50 Senate Democrats voted in favor of the plans, and 50 Republicans voted against them. So the decisive vote had to come from Vice President Kamala Harris. A legislative package totaling $430 billion was approved. Next week, the Democratic-controlled House of Representatives is also expected to approve the package, at which point Biden can sign it.
The plan came after tough talks with the conservative wing of the Democratic Party, notably Senators Kirsten Senema and Joe Manchin and Senate Leader Chuck Schumer. The result is that the United States will allocate about $370 billion through 2030 for climate investments, which must be paid in part by income from tax increases.
US President Joe Biden is particularly pleased with the investment in climate that he calls “the largest investment in history to combat climate change.” According to him, the plans will, among other things, create jobs in the United States and help reduce energy costs for Americans. According to Democrats, the bill should ensure a 40 percent reduction in carbon dioxide emissions by 2030.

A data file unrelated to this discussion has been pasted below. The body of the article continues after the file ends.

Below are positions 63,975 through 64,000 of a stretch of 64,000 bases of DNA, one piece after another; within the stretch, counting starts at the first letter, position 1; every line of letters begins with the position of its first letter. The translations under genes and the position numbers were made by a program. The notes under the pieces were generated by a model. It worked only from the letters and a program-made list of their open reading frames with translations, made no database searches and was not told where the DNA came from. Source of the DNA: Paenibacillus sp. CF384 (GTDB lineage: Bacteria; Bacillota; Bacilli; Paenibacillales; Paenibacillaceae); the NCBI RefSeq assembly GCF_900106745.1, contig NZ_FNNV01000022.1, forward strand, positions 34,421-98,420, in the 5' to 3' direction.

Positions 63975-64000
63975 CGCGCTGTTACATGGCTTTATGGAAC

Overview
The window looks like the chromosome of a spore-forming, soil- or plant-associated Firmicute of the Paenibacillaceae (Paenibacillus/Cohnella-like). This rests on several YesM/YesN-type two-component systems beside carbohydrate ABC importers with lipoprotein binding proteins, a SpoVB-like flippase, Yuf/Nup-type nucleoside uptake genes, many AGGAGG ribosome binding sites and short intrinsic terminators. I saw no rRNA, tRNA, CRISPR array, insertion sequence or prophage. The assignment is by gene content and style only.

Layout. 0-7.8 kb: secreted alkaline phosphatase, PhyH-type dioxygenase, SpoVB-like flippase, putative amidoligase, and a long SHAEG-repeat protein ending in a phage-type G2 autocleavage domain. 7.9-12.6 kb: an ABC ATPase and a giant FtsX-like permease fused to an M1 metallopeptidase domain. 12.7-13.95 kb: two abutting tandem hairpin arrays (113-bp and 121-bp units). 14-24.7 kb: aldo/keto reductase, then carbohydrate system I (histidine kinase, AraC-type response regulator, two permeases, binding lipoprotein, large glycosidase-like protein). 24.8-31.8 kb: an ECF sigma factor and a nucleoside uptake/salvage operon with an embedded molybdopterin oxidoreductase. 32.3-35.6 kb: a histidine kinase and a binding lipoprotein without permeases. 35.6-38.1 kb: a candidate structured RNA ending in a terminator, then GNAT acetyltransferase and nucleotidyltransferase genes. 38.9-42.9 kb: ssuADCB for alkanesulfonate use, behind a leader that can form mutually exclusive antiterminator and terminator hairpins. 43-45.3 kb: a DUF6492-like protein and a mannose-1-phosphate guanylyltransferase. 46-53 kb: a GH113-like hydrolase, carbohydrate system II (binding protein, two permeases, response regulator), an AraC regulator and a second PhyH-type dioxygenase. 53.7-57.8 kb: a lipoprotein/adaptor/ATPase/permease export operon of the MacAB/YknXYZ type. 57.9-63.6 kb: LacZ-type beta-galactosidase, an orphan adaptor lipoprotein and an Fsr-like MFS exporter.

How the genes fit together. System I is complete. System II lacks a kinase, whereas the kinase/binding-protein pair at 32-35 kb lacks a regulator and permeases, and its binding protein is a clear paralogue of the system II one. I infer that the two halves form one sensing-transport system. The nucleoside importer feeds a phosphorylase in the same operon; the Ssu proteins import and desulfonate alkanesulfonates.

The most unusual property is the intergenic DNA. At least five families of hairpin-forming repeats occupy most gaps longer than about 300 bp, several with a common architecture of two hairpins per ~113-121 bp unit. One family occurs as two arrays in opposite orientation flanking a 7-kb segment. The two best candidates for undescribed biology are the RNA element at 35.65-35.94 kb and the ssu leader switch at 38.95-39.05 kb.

However, critics of Biden’s left point out that climate investment is not close enough to meet the 2015 Paris climate agreement’s goals of limiting global warming to 1.5 degrees. Moreover, the level of climate investments does not matter. After all, these are spread out over eight years and come to about $46 billion year-over-year. That’s less than 6 percent of US military spending, which was $801 billion in 2021, according to the Department of Defense.
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